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Publication numberUS5859736 A
Publication typeGrant
Application numberUS 08/705,221
Publication dateJan 12, 1999
Filing dateAug 29, 1996
Priority dateAug 31, 1995
Fee statusLapsed
Also published asCA2184221A1
Publication number08705221, 705221, US 5859736 A, US 5859736A, US-A-5859736, US5859736 A, US5859736A
InventorsMasahiko Nagumo
Original AssigneeSony Corporation
Export CitationBiBTeX, EndNote, RefMan
External Links: USPTO, USPTO Assignment, Espacenet
Magnetic recording/reproducing apparatus and method for controlling the magnetic head during postrecording or dubbing operation
US 5859736 A
Abstract
A magnetic recording/reproducing apparatus is provided which prevents the deterioration of the signal quality when a portion of a signal recorded on successive tracks on the magnetic tape is dubbed (postrecorded).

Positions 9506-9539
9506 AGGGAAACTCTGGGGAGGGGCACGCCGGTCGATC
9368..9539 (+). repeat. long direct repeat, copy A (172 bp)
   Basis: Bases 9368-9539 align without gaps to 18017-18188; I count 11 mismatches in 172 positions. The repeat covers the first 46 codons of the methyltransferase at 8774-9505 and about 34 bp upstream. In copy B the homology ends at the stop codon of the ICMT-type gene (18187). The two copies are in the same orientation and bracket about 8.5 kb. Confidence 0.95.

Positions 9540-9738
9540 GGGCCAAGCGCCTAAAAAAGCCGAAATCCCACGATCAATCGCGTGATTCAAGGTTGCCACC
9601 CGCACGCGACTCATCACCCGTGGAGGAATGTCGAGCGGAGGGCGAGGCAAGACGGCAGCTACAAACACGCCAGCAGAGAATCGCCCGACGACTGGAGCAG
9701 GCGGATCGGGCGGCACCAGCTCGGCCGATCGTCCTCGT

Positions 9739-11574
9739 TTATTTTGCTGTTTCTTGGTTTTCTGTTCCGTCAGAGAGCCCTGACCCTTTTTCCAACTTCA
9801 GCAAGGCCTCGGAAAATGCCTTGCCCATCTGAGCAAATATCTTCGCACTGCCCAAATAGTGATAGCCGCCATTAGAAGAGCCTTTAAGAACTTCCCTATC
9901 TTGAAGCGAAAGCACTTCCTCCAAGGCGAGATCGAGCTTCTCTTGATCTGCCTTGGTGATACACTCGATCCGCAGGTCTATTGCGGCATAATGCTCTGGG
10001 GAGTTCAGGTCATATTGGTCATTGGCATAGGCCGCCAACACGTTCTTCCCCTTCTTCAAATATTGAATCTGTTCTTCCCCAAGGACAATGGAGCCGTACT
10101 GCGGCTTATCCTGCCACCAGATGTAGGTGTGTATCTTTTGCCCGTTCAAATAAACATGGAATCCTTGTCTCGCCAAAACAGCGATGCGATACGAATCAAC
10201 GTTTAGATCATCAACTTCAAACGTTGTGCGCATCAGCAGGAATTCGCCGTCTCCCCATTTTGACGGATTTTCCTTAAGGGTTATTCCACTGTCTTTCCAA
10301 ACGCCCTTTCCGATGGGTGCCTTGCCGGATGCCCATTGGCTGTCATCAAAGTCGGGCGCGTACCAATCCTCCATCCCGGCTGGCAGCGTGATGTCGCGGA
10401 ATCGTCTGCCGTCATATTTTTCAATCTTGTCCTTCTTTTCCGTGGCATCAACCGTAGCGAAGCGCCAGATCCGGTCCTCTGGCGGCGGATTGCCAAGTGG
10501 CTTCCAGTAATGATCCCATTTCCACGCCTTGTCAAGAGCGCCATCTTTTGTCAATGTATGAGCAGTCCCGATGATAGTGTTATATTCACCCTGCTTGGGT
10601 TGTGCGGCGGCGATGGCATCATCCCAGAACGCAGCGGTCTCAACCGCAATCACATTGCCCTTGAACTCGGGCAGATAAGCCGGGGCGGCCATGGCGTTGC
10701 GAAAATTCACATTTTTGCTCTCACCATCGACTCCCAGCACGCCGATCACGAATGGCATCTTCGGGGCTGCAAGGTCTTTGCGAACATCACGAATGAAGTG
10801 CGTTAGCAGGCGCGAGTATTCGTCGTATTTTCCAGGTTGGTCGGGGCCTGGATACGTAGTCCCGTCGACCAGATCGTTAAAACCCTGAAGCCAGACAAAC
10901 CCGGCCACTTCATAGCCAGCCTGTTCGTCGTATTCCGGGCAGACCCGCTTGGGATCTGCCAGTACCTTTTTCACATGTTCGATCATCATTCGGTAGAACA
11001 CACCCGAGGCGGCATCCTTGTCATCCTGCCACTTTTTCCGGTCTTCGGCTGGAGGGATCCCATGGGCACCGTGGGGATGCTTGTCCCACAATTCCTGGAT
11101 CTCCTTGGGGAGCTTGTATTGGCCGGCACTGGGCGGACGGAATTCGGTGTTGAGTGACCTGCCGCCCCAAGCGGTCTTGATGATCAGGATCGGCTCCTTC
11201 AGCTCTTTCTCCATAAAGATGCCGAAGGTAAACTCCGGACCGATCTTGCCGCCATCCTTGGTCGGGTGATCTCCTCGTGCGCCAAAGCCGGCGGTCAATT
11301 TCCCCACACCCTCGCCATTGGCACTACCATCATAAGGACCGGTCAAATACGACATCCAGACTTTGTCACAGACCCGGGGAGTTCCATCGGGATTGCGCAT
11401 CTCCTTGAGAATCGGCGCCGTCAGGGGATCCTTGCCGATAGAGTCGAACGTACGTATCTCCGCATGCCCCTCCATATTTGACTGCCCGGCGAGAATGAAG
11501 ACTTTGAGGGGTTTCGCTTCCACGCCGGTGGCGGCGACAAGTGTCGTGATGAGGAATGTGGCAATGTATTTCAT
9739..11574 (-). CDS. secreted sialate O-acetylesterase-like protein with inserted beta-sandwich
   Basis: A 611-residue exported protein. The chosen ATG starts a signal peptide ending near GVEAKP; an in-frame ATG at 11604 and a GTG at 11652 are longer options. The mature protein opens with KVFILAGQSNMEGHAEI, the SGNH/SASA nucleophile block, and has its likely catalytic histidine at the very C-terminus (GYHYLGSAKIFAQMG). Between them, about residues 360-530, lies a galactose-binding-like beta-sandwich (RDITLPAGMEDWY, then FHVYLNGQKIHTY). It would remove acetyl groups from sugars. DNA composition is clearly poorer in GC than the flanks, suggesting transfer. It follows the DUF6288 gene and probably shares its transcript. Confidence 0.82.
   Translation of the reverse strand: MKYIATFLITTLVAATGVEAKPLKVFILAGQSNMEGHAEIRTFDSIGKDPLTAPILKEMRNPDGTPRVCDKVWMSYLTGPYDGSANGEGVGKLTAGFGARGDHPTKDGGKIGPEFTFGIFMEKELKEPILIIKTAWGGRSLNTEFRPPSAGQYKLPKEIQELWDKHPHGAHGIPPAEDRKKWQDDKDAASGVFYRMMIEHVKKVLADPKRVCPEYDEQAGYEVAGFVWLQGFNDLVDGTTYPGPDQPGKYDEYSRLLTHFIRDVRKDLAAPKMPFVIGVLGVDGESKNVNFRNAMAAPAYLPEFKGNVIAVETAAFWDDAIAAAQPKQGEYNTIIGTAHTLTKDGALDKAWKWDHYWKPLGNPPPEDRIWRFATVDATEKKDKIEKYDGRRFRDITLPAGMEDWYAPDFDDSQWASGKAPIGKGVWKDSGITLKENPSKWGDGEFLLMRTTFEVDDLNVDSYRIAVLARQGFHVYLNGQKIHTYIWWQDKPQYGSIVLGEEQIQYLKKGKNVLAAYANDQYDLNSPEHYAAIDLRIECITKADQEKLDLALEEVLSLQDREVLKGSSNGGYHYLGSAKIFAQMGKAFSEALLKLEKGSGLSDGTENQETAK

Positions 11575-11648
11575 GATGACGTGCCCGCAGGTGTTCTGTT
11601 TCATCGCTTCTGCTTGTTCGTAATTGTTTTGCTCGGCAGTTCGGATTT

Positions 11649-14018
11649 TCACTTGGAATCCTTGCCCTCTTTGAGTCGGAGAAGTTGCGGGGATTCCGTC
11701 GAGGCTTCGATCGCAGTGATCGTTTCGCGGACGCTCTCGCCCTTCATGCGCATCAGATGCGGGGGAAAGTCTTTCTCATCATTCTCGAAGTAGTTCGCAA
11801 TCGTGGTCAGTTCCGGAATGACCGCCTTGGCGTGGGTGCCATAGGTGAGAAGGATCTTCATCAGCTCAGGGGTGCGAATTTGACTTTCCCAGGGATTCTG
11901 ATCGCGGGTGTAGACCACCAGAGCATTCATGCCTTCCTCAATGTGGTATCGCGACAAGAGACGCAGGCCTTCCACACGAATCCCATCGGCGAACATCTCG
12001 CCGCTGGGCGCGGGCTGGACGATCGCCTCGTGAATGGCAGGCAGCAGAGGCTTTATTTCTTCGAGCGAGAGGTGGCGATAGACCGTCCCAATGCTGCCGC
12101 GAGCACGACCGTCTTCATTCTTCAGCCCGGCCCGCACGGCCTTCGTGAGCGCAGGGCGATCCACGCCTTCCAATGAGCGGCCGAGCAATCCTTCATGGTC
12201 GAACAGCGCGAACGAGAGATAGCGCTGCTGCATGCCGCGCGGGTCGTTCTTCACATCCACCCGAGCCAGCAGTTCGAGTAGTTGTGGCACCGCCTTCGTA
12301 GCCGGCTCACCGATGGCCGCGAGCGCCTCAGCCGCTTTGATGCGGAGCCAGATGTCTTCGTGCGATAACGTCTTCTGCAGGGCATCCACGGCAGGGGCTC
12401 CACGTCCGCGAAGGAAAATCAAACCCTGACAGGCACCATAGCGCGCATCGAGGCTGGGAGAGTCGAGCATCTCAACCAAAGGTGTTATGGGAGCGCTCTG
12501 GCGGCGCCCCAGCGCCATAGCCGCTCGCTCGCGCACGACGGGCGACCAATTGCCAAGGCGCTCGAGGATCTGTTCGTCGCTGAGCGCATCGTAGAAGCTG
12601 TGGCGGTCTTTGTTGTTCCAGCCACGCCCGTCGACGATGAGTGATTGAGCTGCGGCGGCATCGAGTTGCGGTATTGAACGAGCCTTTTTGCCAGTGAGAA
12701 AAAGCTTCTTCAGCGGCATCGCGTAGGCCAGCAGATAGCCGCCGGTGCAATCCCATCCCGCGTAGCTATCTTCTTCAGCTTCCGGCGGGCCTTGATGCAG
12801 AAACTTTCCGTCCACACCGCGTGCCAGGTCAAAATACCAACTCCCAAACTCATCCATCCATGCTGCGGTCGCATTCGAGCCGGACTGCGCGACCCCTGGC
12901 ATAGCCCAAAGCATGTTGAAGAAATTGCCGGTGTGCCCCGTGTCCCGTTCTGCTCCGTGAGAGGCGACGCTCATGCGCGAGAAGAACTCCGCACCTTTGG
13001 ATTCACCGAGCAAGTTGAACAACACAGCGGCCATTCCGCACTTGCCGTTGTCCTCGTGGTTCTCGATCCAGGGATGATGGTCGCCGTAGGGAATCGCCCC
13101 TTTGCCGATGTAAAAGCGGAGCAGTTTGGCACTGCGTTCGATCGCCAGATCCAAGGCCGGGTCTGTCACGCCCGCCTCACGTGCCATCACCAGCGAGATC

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Claims(12)
What is claimed is:
1. Apparatus for recording an information signal on a magnetic tape, comprising:
means for receiving said information signal;
means for transporting said magnetic tape in a transport direction;
means including a magnetic head for recording a frame of said information signal on N successive tracks on said magnetic tape, wherein N is an integer and wherein a track pitch of each of said tracks is shorter than the width of said magnetic head;
means for postrecording M tracks of said frame, wherein M is an integer less than N and greater than or equal to 2; and
means for controlling a relative position of said magnetic head with respect to said transport direction of said magnetic tape to inhibit tracks adjacent to said M tracks from being overwritten during the postrecording of said M tracks.
2. The apparatus of claim 1, wherein said means for controlling is operable to cause relative displacement of said magnetic head in a direction opposite to said transport direction of said magnetic tape when the first of said M tracks is postrecorded and to cause relative displacement of said magnetic head in said transport direction of said magnetic tape when the last of said M tracks is postrecorded.